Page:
Allsop auction sells 93 properties for €11.2m
Auctioneers say they are committed to not selling repossessed homes
Annie O’Connell (16 months) from Dublin at the Allsop Space auction at the RDS yesterday afternoon. Photograph: Stephen Collins/Collins Photos
The market for residential and business properties is “buoyant” in urban areas, according to the director of the property auctions company which hosted a large-scale auction at Dublin’s RDS yesterday.
Robert Hoban, director of Allsop Space auctioneers, said the sales racked up during the auction of 93 properties across the State realised a combined figure of €11.2 million. The total reserve price for some 115 properties included in the auction prospectus was €11 million. Nine properties were withdrawn prior to auction.
The auction was delayed for a short time as queues formed outside. Some 950 potential bidders had to pay a refundable €200 fee to gain admittance, a move designed to keep protesters out of the auction room.
Those attending the auction were pressed by protesters not to bid for any repossessed properties and leaflets were distributed quoting Charles Stewart Parnell’s speech in Ennis, Co Clare, in 1880 urging people to “shun” those who had acquired the property of those who had suffered eviction.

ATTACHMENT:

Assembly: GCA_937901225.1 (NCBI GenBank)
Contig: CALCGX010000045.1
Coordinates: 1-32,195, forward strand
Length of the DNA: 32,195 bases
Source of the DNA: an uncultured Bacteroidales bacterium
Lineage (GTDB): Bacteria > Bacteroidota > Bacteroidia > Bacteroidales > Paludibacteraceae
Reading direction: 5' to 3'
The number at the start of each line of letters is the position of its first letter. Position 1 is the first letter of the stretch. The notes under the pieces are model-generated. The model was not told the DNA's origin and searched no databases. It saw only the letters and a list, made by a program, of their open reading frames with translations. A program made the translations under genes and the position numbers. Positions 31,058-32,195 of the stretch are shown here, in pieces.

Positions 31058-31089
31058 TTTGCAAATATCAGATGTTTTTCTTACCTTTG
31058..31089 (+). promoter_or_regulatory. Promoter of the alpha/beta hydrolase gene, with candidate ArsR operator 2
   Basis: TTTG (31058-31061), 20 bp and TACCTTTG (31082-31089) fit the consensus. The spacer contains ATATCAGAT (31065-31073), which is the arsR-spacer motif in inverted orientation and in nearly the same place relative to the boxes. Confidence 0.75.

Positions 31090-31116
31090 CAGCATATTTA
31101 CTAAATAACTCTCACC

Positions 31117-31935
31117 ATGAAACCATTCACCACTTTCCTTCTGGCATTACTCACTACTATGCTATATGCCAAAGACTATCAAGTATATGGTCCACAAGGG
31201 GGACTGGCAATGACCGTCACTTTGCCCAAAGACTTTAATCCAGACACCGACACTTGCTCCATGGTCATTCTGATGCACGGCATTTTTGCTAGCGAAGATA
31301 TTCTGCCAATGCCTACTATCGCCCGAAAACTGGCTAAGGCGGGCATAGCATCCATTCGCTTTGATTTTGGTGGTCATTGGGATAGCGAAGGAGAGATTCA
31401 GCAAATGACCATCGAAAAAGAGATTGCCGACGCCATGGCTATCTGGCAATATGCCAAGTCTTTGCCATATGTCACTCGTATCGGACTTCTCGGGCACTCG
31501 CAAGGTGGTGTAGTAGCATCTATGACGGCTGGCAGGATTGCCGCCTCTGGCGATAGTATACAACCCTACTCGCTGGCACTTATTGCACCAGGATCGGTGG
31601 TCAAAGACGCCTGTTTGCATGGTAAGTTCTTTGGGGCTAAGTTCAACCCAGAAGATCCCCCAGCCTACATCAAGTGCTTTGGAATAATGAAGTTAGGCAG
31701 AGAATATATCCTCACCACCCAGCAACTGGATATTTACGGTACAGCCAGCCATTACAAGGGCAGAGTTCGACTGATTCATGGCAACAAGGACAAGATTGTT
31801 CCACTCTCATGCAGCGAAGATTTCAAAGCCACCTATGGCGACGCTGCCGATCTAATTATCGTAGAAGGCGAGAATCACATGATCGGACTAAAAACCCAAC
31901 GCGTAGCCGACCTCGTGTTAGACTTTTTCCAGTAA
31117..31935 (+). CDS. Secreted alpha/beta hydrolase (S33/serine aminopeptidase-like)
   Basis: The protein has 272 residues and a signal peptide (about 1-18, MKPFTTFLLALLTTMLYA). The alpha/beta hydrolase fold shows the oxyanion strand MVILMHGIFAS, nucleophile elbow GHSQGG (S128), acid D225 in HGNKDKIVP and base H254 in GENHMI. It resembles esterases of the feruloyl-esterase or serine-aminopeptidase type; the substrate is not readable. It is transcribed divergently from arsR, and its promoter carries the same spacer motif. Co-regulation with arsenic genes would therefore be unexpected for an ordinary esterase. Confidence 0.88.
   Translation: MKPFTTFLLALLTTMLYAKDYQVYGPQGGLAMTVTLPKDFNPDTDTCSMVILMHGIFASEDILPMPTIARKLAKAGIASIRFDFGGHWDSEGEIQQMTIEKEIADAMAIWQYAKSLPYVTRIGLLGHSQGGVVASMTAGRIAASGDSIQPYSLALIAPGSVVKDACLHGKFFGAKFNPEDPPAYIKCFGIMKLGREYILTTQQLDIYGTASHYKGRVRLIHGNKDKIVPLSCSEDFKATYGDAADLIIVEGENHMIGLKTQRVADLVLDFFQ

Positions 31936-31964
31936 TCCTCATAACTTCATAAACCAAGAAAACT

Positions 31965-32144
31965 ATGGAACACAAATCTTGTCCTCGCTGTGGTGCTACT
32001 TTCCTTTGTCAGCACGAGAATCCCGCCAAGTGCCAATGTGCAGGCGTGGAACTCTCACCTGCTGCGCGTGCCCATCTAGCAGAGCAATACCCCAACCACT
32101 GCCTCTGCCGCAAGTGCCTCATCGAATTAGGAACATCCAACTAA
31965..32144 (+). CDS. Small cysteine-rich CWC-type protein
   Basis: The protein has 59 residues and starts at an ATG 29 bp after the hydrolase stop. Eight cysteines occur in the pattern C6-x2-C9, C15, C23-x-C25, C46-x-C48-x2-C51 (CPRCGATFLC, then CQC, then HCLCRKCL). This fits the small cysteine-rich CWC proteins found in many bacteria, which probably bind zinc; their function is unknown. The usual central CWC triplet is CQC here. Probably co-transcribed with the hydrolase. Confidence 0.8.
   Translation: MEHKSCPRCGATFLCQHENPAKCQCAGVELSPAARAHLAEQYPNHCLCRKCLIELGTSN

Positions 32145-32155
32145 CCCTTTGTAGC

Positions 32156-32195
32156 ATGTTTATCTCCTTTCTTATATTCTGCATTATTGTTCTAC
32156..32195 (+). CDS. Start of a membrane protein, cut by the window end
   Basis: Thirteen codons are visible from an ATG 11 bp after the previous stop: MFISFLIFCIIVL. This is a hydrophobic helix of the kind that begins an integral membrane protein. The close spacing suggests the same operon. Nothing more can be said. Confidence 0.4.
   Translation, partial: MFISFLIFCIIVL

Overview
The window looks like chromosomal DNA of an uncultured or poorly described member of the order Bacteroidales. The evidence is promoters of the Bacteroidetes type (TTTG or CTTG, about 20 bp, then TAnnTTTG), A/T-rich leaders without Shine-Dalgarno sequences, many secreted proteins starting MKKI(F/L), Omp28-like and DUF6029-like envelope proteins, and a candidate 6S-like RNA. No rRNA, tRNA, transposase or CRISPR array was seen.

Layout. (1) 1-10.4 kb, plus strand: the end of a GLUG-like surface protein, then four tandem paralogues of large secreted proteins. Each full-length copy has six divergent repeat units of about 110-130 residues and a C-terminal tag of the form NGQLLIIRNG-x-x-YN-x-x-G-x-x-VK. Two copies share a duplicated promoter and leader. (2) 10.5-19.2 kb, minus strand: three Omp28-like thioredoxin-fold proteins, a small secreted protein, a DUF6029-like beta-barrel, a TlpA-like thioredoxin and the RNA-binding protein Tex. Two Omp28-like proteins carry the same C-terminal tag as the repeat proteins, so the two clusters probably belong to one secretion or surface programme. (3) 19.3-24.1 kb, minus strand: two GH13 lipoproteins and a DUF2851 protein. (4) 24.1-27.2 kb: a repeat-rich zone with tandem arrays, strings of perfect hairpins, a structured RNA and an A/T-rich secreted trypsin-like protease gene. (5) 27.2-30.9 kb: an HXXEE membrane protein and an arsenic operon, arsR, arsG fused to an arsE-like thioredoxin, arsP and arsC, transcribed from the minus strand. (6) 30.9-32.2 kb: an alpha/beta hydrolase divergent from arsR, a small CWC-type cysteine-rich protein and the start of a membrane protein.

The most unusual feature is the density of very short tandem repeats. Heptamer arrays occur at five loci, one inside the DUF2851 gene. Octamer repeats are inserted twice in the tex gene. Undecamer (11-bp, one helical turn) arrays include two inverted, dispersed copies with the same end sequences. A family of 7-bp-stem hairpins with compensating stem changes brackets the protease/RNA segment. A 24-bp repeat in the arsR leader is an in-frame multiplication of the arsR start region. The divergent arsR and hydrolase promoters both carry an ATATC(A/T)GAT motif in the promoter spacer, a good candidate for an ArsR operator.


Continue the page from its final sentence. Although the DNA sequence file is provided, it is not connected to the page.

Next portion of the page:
“I think it’s misguided,” said Mr Hoban of the protests. “We don’t sell repossessed property. We are the only company in the country who have committed to not selling repossessed family homes.”
The auction prospectus featured more than 100 properties, many of them on the investment and commercial side of the market. Mr Hoban denied the prospectus was in effect a catalogue of misery.
“These are on the market for whatever reason,” he said. “Some are being sold by individuals, some are being sold as investments which receivers are selling. Most of them are tenanted stock and the people will continue to live in them.”
A three-bed apartment in Cratloe, Co Limerick, sold for €25,000, having guided at €10,000.
A house, guided at €800,000 and fronting a fairway at the K Club in Straffan, Co Kildare, did not attract a bidder.
A 48-bed hotel in Moville, Co Donegal, with a reserve price of €175,000, which included all furnishings, also failed to attract any bids on the day. However, the Hilamar hotel in Kinnegad, Co Westmeath, easily surpassed its reserve price of €285,000 before selling for €695,000 after some vigorous bidding in the hall.
Many private vendors had opted to sell by auction rather than by private treaty because of the possibility of attracting overseas buyers.
Mr Hoban said: “Auctions have lifted a lid, they allow people to buy and sell fairly and responsibly in a transparent way. Long may it continue.”